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Giving a voice to the unheard
MEET BRIAN BRAGANZA
Brian Braganza is the kind of person whose work doesn’t fit within the tidy confines of a drop-down menu, a box — or even a single sentence, for that matter.
For starters, he’s a facilitator and workshop designer, experiential educator, leader, trainer, trust-builder, writer and musician. He also knows how to build a straw-bale house, though he learned that so he could live in one, not to make a living. As is common among inter-disciplinary, multi-passionate entrepreneurs, the lines between Brian’s career, volunteerism and creative expression are blurred. But one thing is crystal clear: connection and belonging is at the heart of it all.
“The essence of what I do is creating spaces where people can listen deeply to themselves and each other, and then take meaningful action based on what they’re hearing,” says Braganza. “The action piece is really important.”
His work to watch
Braganza is most well known for the work he does with youth and men. By facilitating various workshops, retreats, gatherings and training opportunities, he aims to give voice to people who aren’t often heard.
The purpose of his work with youth and young adults who are living in vulnerable circumstances is to give them agency and a voice, so they can be change-makers and leaders in ways that are most helpful to them. Similarly, when he works with men, he invites them to explore the deeper (and often silent) parts of who they are.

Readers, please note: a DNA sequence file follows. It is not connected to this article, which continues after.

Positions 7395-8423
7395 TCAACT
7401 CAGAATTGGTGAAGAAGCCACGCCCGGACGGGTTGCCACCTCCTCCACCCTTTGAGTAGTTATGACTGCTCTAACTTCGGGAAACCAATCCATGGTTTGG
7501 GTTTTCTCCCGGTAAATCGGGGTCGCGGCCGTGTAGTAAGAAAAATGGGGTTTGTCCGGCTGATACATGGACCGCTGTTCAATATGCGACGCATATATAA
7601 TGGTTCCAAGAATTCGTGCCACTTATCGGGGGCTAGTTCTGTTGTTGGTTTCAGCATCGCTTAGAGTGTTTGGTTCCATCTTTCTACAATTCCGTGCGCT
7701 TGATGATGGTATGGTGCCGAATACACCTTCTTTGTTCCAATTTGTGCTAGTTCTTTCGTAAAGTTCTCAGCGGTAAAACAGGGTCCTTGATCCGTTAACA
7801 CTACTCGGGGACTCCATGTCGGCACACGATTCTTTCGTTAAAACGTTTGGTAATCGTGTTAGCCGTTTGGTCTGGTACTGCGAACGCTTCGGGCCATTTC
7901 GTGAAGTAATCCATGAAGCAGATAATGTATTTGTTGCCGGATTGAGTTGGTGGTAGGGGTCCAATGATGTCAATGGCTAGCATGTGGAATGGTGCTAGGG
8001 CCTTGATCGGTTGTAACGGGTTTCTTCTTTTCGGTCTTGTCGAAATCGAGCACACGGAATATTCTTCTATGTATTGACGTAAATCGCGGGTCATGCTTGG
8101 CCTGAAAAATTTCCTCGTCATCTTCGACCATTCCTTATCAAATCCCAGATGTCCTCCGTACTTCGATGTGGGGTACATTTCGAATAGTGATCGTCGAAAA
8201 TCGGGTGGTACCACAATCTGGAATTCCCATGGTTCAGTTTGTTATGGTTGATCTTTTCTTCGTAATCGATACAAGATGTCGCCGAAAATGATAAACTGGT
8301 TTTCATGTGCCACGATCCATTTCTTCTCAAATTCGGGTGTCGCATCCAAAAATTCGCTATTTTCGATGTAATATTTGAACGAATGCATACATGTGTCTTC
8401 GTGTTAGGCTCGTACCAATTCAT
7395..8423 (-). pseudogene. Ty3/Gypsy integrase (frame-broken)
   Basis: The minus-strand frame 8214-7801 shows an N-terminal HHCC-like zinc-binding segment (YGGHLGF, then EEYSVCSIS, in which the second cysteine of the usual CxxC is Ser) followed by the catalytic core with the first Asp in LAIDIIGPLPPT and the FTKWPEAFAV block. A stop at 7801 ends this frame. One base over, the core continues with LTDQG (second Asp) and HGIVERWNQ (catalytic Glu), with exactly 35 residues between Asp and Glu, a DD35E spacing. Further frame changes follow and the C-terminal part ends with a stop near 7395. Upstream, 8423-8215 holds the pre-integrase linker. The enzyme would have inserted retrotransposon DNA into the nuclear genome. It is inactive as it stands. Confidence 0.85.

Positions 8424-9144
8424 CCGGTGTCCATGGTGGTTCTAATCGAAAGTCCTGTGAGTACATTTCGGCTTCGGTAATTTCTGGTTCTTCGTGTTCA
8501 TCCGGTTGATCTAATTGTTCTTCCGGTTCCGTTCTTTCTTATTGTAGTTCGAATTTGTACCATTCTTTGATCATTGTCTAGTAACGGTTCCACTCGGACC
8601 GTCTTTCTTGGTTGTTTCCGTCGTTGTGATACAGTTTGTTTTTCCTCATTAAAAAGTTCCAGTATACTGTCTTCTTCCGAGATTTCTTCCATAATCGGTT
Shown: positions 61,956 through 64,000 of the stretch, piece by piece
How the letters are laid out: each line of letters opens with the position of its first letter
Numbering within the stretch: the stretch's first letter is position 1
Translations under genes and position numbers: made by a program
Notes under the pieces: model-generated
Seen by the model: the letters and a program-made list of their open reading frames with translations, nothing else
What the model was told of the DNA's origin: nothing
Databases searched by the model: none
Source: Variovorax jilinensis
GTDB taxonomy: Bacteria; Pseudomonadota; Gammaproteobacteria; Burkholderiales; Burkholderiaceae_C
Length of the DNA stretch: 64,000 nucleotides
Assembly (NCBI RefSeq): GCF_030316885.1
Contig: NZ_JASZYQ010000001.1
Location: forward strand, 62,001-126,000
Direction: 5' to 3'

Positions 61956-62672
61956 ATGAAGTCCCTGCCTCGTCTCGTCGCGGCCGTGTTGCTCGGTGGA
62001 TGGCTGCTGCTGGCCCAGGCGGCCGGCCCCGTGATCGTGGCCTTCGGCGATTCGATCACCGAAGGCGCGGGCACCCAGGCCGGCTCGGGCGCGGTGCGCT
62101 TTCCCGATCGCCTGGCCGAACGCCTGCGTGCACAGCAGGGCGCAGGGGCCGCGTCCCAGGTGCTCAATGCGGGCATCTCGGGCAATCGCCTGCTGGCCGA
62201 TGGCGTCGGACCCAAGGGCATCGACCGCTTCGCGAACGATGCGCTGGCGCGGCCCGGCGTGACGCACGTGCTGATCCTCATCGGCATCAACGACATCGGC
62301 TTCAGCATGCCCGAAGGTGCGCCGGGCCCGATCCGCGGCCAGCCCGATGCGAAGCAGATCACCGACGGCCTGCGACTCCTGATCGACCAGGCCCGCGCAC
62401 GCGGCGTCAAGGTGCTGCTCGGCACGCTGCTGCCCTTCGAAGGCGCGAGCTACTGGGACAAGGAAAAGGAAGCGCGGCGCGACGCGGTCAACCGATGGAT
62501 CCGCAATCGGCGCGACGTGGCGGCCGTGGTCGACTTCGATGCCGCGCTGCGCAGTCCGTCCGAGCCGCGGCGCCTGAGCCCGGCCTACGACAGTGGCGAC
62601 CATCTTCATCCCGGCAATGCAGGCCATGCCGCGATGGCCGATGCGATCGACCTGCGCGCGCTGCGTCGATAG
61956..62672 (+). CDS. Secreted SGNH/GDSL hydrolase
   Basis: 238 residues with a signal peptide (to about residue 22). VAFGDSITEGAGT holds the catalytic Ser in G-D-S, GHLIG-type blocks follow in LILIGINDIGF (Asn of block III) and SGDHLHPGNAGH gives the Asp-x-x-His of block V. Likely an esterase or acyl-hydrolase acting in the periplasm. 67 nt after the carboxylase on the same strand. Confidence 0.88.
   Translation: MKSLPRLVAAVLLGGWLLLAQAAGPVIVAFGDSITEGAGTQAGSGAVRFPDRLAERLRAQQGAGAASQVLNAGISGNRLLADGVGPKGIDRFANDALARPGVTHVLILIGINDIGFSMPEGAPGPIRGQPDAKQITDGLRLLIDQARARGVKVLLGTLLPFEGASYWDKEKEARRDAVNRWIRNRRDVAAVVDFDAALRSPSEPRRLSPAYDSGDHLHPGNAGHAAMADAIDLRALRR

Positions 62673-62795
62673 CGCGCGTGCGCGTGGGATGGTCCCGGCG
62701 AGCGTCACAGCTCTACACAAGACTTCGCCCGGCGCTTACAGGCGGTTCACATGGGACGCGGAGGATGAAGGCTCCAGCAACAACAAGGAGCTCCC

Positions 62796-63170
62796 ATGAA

“Men traditionally have a lot of voice… but the voice we might hear is the social expectation voice of how you’re supposed to be as a man. Our culture doesn’t allow for that true expression of who men and boys are. Part of the work in shifting that is ensuring men are listening to others in a caring, respectful way.”
His personal why
The work Braganza does and the contribution he hopes to make is rooted in his own experience growing up as a young, brown, immigrant man in Ontario. He recalls not feeling very connected and lacking a sense of belonging, like he didn’t have a place and had little voice. “As an adult, I want to create space for others to have a different kind of experience than the one I had.”
How he sees the world
“Despite the harsh realities, Brian is able to see possibilities just about everywhere. He is so skilled at helping people see their own strengths, and then inviting them to put those into something meaningful.” — Cate de Vreede, a longtime friend and former student.
Meaningful change to consider
In addition to inviting men and youth to get closer to who they truly are, Braganza believes more thoughtfulness and reflection could have a profound impact on our society.
“There are statistics around social media and smartphones and how that’s impacting anxiety levels, and what we’re losing is the time to pause, be still and be connected — that scares me,” he says. “I’m curious about how we grapple with that and change it. Whether it’s in our schools or other institutions, how do we create spaces that give us time to answer with thoughtfulness? That practice of reflective thinking — how do we create more of that for each other and ourselves?”